Maddon, Cubs getting a 'fresh look' at Junior Lake


Maddon, Cubs getting a 'fresh look' at Junior Lake

It seems like so long ago that Junior Lake was the "it" prospect to talk about in the Cubs clubhouse.

Since making his debut in July 2013, that "top prospect" label has fallen off Lake's resume and he's been replaced by Kris Bryant, Addison Russell and a host of other young players who are making an impact with the Cubs.

Lake has become a forgotten man, even after drawing comparisons to Alfonso Soriano less than two years ago.

But Lake is back in Chicago and earned a second straight start Friday against the Royals. He got the call in right field in place of Jorge Soler Wednesday, doubling off Max Scherzer - the best pitcher on the planet right now - and subsequently swiping third when the defense stopped paying attention to him on the basepaths.

[MORE: Cubs see Addison Russell taking a big step forward]

When asked why he decided to give Lake another start Friday, Joe Maddon's response was simple: "Have you been watching him?"

"He's been outstanding," Maddon said. "I think he's a good baseball player. What's getting lost here is the fact that he's got a clue out on the field. He does some really smart things out there. That's what I've seen with him."

Maddon also admitted he opted for Lake over the left-handed-hitting Chris Coghlan against Edinson Volquez because the Royals starter is tougher on lefties (Volquez is allowing just a .177 average and .513 OPS to lefties, compared to a .218 average and a .574 OPS to right-handed hitters).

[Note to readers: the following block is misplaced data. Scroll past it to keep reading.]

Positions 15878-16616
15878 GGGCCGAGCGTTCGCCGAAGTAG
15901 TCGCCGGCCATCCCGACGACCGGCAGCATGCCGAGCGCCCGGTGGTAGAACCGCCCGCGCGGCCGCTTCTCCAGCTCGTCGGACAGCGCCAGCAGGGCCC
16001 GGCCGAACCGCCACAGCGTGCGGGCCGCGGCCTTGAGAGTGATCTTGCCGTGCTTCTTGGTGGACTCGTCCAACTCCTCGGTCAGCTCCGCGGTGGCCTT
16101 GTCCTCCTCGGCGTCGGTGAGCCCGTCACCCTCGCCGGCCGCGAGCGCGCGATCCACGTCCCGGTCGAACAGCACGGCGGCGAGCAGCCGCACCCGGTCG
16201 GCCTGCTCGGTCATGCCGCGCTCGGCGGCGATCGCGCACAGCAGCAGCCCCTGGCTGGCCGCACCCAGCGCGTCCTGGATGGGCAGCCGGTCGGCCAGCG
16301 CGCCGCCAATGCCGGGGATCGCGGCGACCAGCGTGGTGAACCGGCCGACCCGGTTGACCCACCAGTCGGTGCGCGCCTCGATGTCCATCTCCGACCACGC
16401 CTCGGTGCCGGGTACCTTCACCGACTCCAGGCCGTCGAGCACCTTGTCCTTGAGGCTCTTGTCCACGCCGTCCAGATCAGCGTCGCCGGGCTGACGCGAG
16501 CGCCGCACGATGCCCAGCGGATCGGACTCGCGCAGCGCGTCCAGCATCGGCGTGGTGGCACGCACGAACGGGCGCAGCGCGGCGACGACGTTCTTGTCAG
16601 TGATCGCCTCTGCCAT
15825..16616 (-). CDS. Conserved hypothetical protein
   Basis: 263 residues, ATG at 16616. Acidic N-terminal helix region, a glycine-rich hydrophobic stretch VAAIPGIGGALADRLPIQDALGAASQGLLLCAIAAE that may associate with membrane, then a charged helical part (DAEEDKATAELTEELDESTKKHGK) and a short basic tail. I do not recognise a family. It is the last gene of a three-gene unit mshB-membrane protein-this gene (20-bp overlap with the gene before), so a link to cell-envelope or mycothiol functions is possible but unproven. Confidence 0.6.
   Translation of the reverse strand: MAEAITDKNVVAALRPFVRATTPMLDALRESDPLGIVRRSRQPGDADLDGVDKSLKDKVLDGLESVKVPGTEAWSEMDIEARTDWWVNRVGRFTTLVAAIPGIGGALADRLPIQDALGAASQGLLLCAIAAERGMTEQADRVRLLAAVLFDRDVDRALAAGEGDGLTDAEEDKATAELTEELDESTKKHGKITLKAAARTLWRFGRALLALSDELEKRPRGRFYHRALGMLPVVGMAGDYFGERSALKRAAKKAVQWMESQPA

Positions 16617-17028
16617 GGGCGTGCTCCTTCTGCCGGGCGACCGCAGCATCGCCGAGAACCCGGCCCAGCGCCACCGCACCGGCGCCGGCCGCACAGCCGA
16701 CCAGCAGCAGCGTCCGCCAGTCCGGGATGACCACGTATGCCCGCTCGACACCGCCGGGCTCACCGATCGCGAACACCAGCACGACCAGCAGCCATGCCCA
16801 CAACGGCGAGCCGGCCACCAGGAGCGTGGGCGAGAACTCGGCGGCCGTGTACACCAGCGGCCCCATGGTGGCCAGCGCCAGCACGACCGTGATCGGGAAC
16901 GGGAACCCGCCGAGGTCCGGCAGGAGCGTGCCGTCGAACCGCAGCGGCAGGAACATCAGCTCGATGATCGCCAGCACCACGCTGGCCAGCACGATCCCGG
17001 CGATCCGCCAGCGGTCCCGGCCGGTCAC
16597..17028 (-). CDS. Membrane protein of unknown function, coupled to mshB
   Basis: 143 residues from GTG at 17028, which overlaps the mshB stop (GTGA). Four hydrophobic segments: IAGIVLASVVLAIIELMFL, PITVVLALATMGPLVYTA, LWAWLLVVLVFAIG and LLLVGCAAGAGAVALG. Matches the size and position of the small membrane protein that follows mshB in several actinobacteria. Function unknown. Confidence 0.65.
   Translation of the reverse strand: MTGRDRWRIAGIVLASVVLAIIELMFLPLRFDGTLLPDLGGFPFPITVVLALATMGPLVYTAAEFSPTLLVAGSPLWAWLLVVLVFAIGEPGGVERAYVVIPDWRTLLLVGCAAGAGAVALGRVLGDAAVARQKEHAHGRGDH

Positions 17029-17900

Lake has already been shuttled to and from Triple-A Iowa twice this year and the caveat always is that it's a small sample size (27 at-bats entering play Friday). But it's the approach that has Maddon encouraged right now.

For example, Lake's double Wednesday was only his fifth extra-base hit to the opposite field in his career, spanning more than 570 at-bats. 

He's also not swinging at every pitch thrown within spitting distance of home plate, averaging 4.57 pitches per plate appearance, tops on the team among active players (injured Tommy La Stella saw 5 pitches per plate appearance in his six at-bats earlier this season).

[RELATED: Starlin Castro leaves Cubs with questions to answer at shortstop]

"He's really good," Maddon said. "I got to see him in spring training. I saw him - I think - pinch-hit last year. And then with him in camp and I go to meetings and hear all these different things about Junior.

"A big part of it was he would pretty much swing at the rosin bag. But then this last offseason, he went to winter ball and I guess that stopped. Now, watching the guy run bases, play defense, his at-bats, his power, I don't know what there's not to like. I've not seen anything but good."

Lake is still only 25 and possesses an intriguing power-speed combo skillset. He can play all three outfield spots and came up through the Cubs system as an infielder, representing some versatility for Maddon off the bench.